One day a year to give to the causes you care about most

Here is a post by writer Imogen Reed as part of our WGD blog series. Follow her footsteps this WGD and talk to a stranger — it may make more of a difference than you realize!

World Give Day – Food for Thought

I like to think of myself as a rather giving person. Of course, my friends and family are the ones who tend to get the best deals. I’m always the one who picks up the bar tab or pays the restaurant bill and I give regularly to local charities, supporting the RSPCA as well as a local animal shelter. I was going to write about some of these wonderful causes, but then I started thinking – It’s often the gifts you don’t expect that make the biggest impact.

An Unexpected Give

A few months ago, I was out with some friends for one of their birthdays. It was a night of the usual shenanigans – drinks at a local bar, head off to a nightclub, then stumble to a taxi in the early hours of the morning and head home for a few hours’ sleep before work. It was a great evening and it’s always good to catch up with friends, but eventually the night ended and we went our separate ways.

Now usually, I would flag down a taxi right outside the club and head straight home, but by this point, I was absolutely starving. Chips, I thought. I’ll go and get some chips.

There’s a great little chip shop that we always go to in Cardiff, but it was on the other side of town. Not a problem, I thought. It’s not that far. And it really isn’t – especially if you take a shortcut through the lanes at the back of the club.

Don’t get me wrong, I wouldn’t recommend stumbling into a dark alley in the middle of the night just so you can get some chips. It was cold and miserable and to be honest, a bit scary. But it was alright. There definitely wasn’t anyone there.

You’re Never Alone in the City

“Excuse me…” The voice behind me sounded aggressive, menacing even. I put my head down and quickened my pace, but he called out again. “Oi, mate…” I paused, not sure whether I should turn to face him. I was alone in a dark alley with someone I could only assume was a murderer. I slowly tilted my head over my shoulder and saw a black silhouette stagger towards me. He stepped forward into the flickering glow of a street light and then I could see his face. It turned out he wasn’t very threatening at all. He was pale and thin and to be honest, a bit scruffy. “Have you got any spare change?”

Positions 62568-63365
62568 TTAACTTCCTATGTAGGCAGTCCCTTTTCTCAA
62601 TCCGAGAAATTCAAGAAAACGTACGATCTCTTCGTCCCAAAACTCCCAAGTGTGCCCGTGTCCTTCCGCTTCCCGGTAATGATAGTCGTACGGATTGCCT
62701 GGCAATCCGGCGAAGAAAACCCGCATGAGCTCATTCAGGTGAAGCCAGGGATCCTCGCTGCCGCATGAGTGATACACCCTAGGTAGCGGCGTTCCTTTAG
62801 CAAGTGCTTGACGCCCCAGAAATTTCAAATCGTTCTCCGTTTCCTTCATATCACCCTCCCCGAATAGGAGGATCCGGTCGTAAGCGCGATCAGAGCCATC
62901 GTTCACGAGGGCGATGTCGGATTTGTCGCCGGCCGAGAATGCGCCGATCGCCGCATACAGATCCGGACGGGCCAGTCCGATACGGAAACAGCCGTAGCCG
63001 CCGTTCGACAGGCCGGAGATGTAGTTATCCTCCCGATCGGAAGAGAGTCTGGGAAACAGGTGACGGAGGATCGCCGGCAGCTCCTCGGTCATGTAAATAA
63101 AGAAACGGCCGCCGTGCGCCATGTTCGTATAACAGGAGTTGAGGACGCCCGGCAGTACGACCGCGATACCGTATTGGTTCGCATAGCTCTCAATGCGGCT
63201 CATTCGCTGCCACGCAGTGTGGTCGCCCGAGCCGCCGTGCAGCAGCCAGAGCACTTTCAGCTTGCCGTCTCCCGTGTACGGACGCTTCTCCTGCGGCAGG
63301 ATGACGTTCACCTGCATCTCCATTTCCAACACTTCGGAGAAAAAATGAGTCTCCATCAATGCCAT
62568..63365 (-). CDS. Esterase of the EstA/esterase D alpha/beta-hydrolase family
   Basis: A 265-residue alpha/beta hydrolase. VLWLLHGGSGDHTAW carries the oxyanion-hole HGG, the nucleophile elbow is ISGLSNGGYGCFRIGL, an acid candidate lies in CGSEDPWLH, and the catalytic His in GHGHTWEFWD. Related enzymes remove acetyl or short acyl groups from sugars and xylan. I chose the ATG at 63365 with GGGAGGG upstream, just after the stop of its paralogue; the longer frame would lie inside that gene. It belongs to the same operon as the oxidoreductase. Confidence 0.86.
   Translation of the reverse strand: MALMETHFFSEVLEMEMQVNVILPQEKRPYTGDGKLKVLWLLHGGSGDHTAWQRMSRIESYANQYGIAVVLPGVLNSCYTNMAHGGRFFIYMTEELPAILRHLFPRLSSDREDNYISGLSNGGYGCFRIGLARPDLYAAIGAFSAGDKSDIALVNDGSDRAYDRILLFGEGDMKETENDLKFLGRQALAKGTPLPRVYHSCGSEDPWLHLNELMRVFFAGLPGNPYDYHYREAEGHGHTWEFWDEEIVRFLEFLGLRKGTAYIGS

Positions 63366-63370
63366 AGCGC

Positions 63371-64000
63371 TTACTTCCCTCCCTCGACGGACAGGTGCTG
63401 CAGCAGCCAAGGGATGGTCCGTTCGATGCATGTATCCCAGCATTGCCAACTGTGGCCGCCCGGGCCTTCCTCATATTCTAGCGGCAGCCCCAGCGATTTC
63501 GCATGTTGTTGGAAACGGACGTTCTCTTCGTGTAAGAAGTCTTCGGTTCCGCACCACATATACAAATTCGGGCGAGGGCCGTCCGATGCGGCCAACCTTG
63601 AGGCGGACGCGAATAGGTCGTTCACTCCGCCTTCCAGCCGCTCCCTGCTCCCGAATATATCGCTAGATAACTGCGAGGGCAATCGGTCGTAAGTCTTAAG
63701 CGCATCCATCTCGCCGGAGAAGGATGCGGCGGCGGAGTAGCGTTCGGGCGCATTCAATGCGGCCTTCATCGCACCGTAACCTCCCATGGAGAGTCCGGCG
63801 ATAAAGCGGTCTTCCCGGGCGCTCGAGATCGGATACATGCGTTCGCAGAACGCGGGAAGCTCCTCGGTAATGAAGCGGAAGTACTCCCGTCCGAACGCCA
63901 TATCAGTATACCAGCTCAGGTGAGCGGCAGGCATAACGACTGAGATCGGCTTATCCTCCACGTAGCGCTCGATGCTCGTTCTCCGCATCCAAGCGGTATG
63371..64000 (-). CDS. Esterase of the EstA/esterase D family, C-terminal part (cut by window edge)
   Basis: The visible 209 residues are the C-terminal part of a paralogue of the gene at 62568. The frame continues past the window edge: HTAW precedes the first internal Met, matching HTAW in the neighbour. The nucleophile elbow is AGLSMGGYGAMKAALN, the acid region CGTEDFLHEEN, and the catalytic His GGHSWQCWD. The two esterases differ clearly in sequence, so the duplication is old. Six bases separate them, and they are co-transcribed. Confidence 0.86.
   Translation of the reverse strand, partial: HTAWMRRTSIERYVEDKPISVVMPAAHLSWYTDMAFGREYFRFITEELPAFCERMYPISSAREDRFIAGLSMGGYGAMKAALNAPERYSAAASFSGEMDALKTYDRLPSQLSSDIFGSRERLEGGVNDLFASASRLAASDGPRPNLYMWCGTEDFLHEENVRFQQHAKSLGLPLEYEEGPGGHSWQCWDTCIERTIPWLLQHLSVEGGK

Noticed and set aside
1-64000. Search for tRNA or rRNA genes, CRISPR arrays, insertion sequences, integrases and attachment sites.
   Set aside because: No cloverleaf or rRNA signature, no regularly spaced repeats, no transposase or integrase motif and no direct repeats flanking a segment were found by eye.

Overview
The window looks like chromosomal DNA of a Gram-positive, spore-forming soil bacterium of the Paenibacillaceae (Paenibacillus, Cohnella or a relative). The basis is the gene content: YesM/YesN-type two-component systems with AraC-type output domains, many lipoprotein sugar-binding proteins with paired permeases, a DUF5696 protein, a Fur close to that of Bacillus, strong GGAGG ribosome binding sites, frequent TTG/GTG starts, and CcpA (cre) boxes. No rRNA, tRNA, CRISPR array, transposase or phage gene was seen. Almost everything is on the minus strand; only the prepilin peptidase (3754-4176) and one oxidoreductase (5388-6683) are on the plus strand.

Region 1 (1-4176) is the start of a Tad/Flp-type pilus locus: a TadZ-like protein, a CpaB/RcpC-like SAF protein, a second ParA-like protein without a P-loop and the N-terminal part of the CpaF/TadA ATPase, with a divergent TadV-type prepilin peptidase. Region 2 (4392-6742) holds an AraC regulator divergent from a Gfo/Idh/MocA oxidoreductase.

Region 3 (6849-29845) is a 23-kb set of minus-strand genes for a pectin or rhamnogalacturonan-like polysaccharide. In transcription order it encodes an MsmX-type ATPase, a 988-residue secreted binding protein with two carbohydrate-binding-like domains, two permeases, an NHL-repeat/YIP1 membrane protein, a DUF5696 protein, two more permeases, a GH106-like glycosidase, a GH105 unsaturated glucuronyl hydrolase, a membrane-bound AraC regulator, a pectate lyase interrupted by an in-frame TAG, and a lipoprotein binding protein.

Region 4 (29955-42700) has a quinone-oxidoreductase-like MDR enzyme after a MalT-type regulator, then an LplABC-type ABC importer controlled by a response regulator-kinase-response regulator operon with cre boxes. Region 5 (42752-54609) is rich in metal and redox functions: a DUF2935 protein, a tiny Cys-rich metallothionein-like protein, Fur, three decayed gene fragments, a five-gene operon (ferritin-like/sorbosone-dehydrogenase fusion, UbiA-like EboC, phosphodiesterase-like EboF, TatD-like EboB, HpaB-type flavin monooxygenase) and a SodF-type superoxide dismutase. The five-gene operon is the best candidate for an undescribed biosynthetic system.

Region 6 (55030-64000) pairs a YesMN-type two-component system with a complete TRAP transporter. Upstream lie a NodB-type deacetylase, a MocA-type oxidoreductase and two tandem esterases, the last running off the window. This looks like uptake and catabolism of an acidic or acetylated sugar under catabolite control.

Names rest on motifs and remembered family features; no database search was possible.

After the initial relief of not being stabbed, I recalled some random ‘facts’ I’d been told about homeless people. Don’t give them any money they’ll only spend it on booze. Drugs and alcohol, that’s all they want. And as I thought about it, he sighed and his shoulders slumped. “Look, I’m not going to lie… I’m desperate. I haven’t eaten today and I just want some money for food. Can you help me out?”

“Tell you what,” I replied. “I’m quite hungry too. Let’s go and grab something.”

He looked surprised. Truly surprised.

A Small Price to Pay

There was a Burger King just around the corner, and by the time we got there and ordered some food, I found out why he was so taken aback. His name was Paul and he’d been living on the streets for several months. In that time, only a handful of people had even bothered to look him in the eyes. It was heart-breaking to hear, but he told me all about his time on the streets, about people who were too scared to pay attention to him, or too repulsed to care. And this was a man who used to own his own business – something to do with finance that I could barely understand. He was intelligent and charming… not at all what I’d come to expect of a homeless person. He wasn’t drunk or looking for drugs. He was just someone who’d been unlucky. Someone who had lost everything and had no-one to turn to.

As we sat there, eating our burgers and talking like old friends, I realised something. It wasn’t the gift of a hot meal that had meant so much to Paul. It was the chance to talk to someone, to be treated like a human being again.

So I urge you – This World Give Day, talk to someone who might need it.

This post is part of a blog series inspired by World Give Day and hosted by GiveForward. To find other posts in this series please visit or follow us on twitter@worldgiveday.


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